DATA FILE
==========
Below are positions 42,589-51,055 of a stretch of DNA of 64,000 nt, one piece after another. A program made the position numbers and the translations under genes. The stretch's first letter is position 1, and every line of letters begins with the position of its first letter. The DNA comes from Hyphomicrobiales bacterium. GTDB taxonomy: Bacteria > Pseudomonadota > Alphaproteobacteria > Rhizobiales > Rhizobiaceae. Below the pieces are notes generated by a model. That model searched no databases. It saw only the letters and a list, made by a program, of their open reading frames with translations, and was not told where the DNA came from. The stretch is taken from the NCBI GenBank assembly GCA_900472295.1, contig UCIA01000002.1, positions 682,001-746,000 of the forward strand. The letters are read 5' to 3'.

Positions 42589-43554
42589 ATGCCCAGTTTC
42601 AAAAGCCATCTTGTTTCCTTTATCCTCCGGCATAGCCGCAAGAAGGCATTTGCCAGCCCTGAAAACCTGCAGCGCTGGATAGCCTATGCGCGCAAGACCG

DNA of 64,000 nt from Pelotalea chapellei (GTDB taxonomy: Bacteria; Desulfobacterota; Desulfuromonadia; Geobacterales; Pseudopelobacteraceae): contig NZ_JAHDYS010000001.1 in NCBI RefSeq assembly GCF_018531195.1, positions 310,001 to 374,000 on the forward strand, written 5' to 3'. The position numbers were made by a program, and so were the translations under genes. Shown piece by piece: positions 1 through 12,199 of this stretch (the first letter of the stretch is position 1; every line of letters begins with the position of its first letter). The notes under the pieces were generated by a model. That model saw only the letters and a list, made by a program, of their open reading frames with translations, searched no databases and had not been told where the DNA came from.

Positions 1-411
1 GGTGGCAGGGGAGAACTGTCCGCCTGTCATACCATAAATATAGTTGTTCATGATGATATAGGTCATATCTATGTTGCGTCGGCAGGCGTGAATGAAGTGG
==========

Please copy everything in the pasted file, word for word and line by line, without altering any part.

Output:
Below are positions 42,589-51,055 of a stretch of DNA of 64,000 nt, one piece after another. A program made the position numbers and the translations under genes. The stretch's first letter is position 1, and every line of letters begins with the position of its first letter. The DNA comes from Hyphomicrobiales bacterium. GTDB taxonomy: Bacteria > Pseudomonadota > Alphaproteobacteria > Rhizobiales > Rhizobiaceae. Below the pieces are notes generated by a model. That model searched no databases. It saw only the letters and a list, made by a program, of their open reading frames with translations, and was not told where the DNA came from. The stretch is taken from the NCBI GenBank assembly GCA_900472295.1, contig UCIA01000002.1, positions 682,001-746,000 of the forward strand. The letters are read 5' to 3'.

Positions 42589-43554
42589 ATGCCCAGTTTC
42601 AAAAGCCATCTTGTTTCCTTTATCCTCCGGCATAGCCGCAAGAAGGCATTTGCCAGCCCTGAAAACCTGCAGCGCTGGATAGCCTATGCGCGCAAGACCG

DNA of 64,000 nt from Pelotalea chapellei (GTDB taxonomy: Bacteria; Desulfobacterota; Desulfuromonadia; Geobacterales; Pseudopelobacteraceae): contig NZ_JAHDYS010000001.1 in NCBI RefSeq assembly GCF_018531195.1, positions 310,001 to 374,000 on the forward strand, written 5' to 3'. The position numbers were made by a program, and so were the translations under genes. Shown piece by piece: positions 1 through 12,199 of this stretch (the first letter of the stretch is position 1; every line of letters begins with the position of its first letter). The notes under the pieces were generated by a model. That model saw only the letters and a list, made by a program, of their open reading frames with translations, searched no databases and had not been told where the DNA came from.

Positions 1-411
1 GGTGGCAGGGGAGAACTGTCCGCCTGTCATACCATAAATATAGTTGTTCATGATGATATAGGTCATATCTATGTTGCGTCGGCAGGCGTGAATGAAGTGG